Root vegetables are sturdy and long-lasting. You can store carrots for a long time, under the right conditions, and have homegrown carrots for months after your harvest.
There are some basic guidelines you should follow, however you decide to store your carrots. Remove the greens and clean and dry the roots before you eat your carrots or put them in storage. You don’t want the roots sending any more moisture or energy to the tops; you want that moisture and energy for yourself. Carrots you plan to eat soon, you can keep in the fridge for a few days. Have you ever noticed carrots in the fridge develop fresh root hairs? That’s because home fridges aren’t cold enough to qualify as cold storage. Any carrots you want to keep on hold need to bypass the fridge.
For ages, farmers have stored carrots in boxes with slightly damp sand. You can lay down a layer of sand, put your carrots in (tops removed), alternating head-to-tail so more will fit in a row, and then cover that row with sand. Repeat the process until the box is full and store in a cool, dark spot.
For long-term storage, a root cellar is ideal. But, since most of us don’t have root cellars, consider making pickled, dried, or frozen carrots.
Pickled carrots make a colorful garnish and can be a delicious addition to a crudité plate along with olives and raw veggies.
You don’t have to do full-on canning to preserve your carrots. You can do a quick pickling process that will give you tasty pickled carrots the same day.
- Prep Time: 15 minutes
- Other (cooling, chilling): 3 hours
- Cook Time: 20 minutes
- Total Time: 3 hours 35 minutes
- Yield: 1-pint jar 1x
- Category: Sides & Sauces
- 1 pound carrots, peeled and sliced into coins or thin sticks
- 1 cup apple cider vinegar
- 1/2 cup water
- 1/4 cup sugar
- 2 tablespoons kosher salt
- 1 teaspoon black peppercorns
- 1 teaspoon mustard seeds
- Put your prepared carrots into a heatproof glass jar; a canning jar is a good choice.
- Combine all the other ingredients in a pot and bring the mixture to a boil, stirring occasionally.
- Once the mixture has reached a full boil, pour it over the carrots.
- Let them cool, uncovered, until they reach room temperature.
- Cover tightly and refrigerate for at least two hours.
- These will keep for up to three weeks.
You can dry your carrots for a handy, nutritious, low-calorie snack. Just wash, trim, and peel your carrots. Then slice them very thinly into disks or use a peeler to make long carrot ribbons. Blanch the carrots in boiling water for three to four minutes, then plunge them into ice water. Once they’re cool, drain them. Sprinkle the carrots with a little ground ginger.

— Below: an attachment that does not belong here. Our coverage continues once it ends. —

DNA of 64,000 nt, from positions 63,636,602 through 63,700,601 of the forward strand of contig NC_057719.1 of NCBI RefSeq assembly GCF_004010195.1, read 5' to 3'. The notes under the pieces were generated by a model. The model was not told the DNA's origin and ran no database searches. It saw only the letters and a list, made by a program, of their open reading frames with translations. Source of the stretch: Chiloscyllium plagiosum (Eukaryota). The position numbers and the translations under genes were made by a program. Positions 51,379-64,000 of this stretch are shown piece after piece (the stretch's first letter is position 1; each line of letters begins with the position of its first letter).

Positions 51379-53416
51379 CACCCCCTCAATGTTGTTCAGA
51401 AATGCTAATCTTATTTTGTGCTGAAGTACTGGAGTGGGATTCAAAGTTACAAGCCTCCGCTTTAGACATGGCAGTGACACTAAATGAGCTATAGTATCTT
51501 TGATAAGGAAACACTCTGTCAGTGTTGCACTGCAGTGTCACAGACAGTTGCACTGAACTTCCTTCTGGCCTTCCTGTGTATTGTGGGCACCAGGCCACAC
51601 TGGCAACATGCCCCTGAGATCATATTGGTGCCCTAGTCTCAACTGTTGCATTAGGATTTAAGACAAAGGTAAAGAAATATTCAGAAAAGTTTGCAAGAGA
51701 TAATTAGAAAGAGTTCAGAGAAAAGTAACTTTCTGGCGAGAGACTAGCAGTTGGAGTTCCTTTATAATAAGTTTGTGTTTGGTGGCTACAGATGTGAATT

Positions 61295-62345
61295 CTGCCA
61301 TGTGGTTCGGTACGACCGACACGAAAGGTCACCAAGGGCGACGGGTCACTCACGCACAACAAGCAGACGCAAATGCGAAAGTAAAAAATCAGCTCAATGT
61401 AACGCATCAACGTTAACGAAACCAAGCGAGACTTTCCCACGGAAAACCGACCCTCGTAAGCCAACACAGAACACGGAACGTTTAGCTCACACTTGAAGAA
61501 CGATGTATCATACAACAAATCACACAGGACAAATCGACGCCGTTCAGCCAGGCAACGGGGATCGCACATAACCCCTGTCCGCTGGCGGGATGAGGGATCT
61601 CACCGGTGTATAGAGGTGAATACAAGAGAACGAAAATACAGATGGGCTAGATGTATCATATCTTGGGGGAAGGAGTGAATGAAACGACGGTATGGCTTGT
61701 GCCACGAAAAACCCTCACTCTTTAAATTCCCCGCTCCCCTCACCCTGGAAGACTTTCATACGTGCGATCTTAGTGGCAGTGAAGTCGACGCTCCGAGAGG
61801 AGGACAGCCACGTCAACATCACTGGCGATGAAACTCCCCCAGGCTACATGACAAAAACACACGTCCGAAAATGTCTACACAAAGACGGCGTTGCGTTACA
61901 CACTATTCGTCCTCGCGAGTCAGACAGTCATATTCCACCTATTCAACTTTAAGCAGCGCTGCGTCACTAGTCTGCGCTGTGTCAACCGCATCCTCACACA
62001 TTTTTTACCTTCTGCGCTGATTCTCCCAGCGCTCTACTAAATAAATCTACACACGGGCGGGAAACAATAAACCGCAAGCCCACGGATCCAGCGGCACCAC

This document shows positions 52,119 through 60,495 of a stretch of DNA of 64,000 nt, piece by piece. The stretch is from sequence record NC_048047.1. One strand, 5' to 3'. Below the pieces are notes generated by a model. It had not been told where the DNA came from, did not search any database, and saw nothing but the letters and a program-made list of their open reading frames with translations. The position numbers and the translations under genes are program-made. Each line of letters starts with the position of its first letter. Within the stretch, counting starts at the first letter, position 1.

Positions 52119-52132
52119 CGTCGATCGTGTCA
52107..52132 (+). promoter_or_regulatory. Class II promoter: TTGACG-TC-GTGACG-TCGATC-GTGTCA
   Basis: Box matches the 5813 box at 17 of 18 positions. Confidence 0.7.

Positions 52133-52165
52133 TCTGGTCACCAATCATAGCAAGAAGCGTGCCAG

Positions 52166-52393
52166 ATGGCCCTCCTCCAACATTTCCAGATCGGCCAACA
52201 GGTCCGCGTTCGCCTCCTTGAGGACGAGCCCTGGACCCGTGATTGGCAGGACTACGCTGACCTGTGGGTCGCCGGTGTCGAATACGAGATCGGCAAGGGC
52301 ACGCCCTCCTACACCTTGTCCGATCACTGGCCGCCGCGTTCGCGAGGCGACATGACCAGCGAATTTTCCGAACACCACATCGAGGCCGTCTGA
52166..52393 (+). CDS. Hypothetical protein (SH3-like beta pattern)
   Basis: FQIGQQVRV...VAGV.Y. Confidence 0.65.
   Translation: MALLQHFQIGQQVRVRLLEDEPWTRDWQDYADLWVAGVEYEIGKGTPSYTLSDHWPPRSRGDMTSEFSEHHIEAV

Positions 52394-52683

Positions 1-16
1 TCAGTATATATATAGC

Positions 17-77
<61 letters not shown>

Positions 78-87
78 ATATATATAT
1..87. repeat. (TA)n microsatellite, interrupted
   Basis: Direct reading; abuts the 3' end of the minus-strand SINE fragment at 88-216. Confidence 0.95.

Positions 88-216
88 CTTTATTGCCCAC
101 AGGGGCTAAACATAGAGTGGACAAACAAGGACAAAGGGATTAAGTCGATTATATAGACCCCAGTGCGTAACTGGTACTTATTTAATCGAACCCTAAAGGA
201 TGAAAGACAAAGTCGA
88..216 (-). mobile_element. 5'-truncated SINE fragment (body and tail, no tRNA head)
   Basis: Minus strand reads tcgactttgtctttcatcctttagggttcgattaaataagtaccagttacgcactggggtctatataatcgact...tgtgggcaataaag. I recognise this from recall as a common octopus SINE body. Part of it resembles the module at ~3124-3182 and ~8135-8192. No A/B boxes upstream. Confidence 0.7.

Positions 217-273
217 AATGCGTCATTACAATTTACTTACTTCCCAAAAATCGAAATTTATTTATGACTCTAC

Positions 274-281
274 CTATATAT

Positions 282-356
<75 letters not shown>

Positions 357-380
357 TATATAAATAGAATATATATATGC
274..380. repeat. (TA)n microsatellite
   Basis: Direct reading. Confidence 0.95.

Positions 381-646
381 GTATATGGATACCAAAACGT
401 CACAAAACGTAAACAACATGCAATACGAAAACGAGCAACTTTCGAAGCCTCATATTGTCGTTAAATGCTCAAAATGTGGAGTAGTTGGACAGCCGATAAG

Line a baking sheet with parchment paper. Spread the carrots pieces out evenly and bake in a low oven—the lowest setting your oven has—for two to four hours. Check every half hour to stir the carrots lightly and check for dryness.
Allow the dried carrots to cool completely. Store in an airtight container out of direct light.
One of the quickest and most efficient ways to preserve a bumper crop of carrots is to freeze them. You’ll want airtight containers to store them in; no one likes freezer burn. Consider getting a vacuum sealer; it does a great job at preventing freezer burn, the arch nemesis of frozen foods. Vacuum food sealers are a terrific kitchen tool.
Wash your carrots, peel them (optional) and cut them into coins. You can also dice them if you prefer. Blanch your carrots in boiling water for two to three minutes; this helps preserve the flavor and color of your carrots.
After blanching, plunge your carrots into an ice bath. Once they’re cool, drain them and let them dry completely. Then spread them in a single layer on a baking sheet lined with waxed paper and put them in the freezer for at least an hour.
When they’re completely frozen, transfer your carrots to airtight containers. If you like, you can separate the layers with waxed paper to keep them from sticking, but freezing them in single layers before packaging them is usually enough.
Label and date your container and use your carrots within a year.
Other preservation methods
If you’re an experienced canner, you can certainly can your carrots to keep your pantry stocked through the winter months. But canning requires an investment in equipment, and to preserve carrots properly, you need a pressure canner. If you’re not really interested in canning, you can certainly cook your carrots—into soup, say—and freeze that.
How frequently do you harvest your carrots? What’s your favorite way to preserve your carrots? Please tell us what you look for when getting ready to harvest and how you preserve your harvest.